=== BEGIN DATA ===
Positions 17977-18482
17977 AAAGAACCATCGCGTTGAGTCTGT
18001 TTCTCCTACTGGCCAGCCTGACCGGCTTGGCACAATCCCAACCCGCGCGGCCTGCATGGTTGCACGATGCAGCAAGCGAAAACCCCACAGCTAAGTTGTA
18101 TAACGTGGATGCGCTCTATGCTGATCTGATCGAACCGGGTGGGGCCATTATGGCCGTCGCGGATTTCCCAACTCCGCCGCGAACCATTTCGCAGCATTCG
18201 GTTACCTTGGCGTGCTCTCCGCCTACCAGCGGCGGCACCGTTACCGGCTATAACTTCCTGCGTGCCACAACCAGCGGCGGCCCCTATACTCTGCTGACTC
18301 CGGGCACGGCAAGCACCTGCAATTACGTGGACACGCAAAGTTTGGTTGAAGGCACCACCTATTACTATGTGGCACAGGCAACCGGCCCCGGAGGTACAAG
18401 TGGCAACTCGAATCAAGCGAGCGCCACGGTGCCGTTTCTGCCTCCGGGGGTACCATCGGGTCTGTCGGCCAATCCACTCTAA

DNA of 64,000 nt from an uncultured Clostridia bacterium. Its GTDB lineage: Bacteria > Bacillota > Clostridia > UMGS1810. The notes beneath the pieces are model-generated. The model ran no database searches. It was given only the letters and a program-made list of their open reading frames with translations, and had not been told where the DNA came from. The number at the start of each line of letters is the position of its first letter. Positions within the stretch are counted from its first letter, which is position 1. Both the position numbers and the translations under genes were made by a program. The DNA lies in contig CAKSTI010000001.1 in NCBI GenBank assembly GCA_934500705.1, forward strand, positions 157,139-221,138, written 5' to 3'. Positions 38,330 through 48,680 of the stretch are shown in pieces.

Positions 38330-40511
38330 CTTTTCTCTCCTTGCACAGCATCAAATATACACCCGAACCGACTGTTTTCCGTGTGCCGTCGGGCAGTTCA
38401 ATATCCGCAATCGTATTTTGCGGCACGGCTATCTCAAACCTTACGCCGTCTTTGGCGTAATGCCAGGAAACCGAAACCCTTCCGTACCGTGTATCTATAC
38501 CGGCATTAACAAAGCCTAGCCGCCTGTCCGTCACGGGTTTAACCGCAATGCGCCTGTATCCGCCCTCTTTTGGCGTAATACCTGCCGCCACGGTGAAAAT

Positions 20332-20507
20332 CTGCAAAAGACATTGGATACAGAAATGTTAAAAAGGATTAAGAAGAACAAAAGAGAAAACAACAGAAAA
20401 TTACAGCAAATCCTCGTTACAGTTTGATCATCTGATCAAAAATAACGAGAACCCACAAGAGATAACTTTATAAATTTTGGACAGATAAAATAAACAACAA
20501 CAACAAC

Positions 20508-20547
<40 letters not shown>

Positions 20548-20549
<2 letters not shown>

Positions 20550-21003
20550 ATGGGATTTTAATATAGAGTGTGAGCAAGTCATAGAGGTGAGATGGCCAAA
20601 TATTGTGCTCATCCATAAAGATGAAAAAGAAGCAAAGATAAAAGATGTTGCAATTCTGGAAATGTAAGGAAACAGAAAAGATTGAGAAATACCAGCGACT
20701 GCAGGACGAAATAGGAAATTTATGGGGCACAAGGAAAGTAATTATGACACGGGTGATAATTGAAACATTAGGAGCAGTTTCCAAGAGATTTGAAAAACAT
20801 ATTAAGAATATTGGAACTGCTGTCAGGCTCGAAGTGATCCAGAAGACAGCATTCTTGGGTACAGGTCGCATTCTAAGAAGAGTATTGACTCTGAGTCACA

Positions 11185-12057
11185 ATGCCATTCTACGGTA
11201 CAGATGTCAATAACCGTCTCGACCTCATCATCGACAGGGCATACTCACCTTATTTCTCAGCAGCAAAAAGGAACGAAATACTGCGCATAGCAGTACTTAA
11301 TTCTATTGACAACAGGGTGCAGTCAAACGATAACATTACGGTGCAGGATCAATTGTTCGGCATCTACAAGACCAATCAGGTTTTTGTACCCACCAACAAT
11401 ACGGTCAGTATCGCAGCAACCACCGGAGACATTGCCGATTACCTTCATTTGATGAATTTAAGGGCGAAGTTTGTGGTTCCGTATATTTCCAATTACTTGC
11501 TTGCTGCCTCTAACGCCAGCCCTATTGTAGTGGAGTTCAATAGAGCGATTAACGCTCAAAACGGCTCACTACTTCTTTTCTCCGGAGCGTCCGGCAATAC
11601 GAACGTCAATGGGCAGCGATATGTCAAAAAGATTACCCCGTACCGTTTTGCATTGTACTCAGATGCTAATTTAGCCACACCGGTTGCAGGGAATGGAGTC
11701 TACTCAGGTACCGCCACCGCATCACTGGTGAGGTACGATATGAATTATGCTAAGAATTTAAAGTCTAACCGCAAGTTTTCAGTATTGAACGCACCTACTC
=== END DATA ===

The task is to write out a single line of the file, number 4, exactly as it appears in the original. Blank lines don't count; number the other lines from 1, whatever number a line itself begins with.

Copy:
18101 TAACGTGGATGCGCTCTATGCTGATCTGATCGAACCGGGTGGGGCCATTATGGCCGTCGCGGATTTCCCAACTCCGCCGCGAACCATTTCGCAGCATTCG